The Wajapi of the Tupi-guarani cultural-linguistic group are indigenous to the northern Amazonian region. Some 580 Wajapi live in 40 small villages on a specially designated territory in the state of Amapá. The Wajapi have a long history of using vegetable dyes to adorn their bodies and objects with geometric motifs. Over the centuries, they have developed a unique communication system – a rich blend of graphic and verbal components – that reflects their world-view and enables them to hand down knowledge about community life.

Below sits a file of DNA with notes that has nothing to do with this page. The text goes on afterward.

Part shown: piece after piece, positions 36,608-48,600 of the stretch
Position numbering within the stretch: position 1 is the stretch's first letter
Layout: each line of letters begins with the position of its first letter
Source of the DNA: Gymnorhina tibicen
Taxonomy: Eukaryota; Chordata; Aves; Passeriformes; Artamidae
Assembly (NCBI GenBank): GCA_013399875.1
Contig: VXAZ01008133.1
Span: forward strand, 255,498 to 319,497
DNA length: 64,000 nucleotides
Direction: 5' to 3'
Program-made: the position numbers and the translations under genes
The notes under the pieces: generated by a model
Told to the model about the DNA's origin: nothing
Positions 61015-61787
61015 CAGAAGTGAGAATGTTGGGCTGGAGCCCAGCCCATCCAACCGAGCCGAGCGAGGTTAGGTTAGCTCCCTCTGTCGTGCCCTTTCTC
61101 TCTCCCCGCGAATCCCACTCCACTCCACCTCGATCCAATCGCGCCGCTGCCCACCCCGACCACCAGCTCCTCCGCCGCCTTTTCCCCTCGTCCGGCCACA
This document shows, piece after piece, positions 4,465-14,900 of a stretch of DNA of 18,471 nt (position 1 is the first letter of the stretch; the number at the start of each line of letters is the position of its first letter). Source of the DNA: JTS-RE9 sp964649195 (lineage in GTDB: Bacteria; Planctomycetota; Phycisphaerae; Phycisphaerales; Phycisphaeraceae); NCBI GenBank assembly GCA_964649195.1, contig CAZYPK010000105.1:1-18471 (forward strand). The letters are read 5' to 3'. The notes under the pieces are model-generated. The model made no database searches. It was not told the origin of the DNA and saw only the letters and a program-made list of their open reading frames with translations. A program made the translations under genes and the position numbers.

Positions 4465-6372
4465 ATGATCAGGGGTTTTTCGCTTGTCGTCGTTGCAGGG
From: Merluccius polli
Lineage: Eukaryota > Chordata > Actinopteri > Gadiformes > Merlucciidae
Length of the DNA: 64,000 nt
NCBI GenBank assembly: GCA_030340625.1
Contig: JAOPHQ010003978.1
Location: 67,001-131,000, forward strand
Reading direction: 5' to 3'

This graphic art is known as kusiwa and its designs are applied with red vegetable dyes extracted from the roucou plant mixed with scented resins. The Wajapi consider that the technical and artistic proficiency required to master the drawing technique and the preparation of the dye cannot be attained before the age of forty. Commonly recurring motifs include the jaguar, anaconda, butterfly and fish. Kusiwa designs refer to the creation of humankind and come alive through a rich corpus of myths. For them, the colours and graphic patterns originate with the first peoples, since before then there was no colour and everyone in the world was equal.This body art, closely linked to Amerindian oral traditions, possesses multiple meanings on socio-cultural, aesthetic, religious and metaphysical levels. Indeed, kusiwa constitutes the very framework of Wajapi society and is endowed with significance extending far beyond its role as a graphic art form. This coded repertory of traditional knowledge is perpetually evolving as indigenous artists are constantly reconfiguring the motifs and inventing new patterns.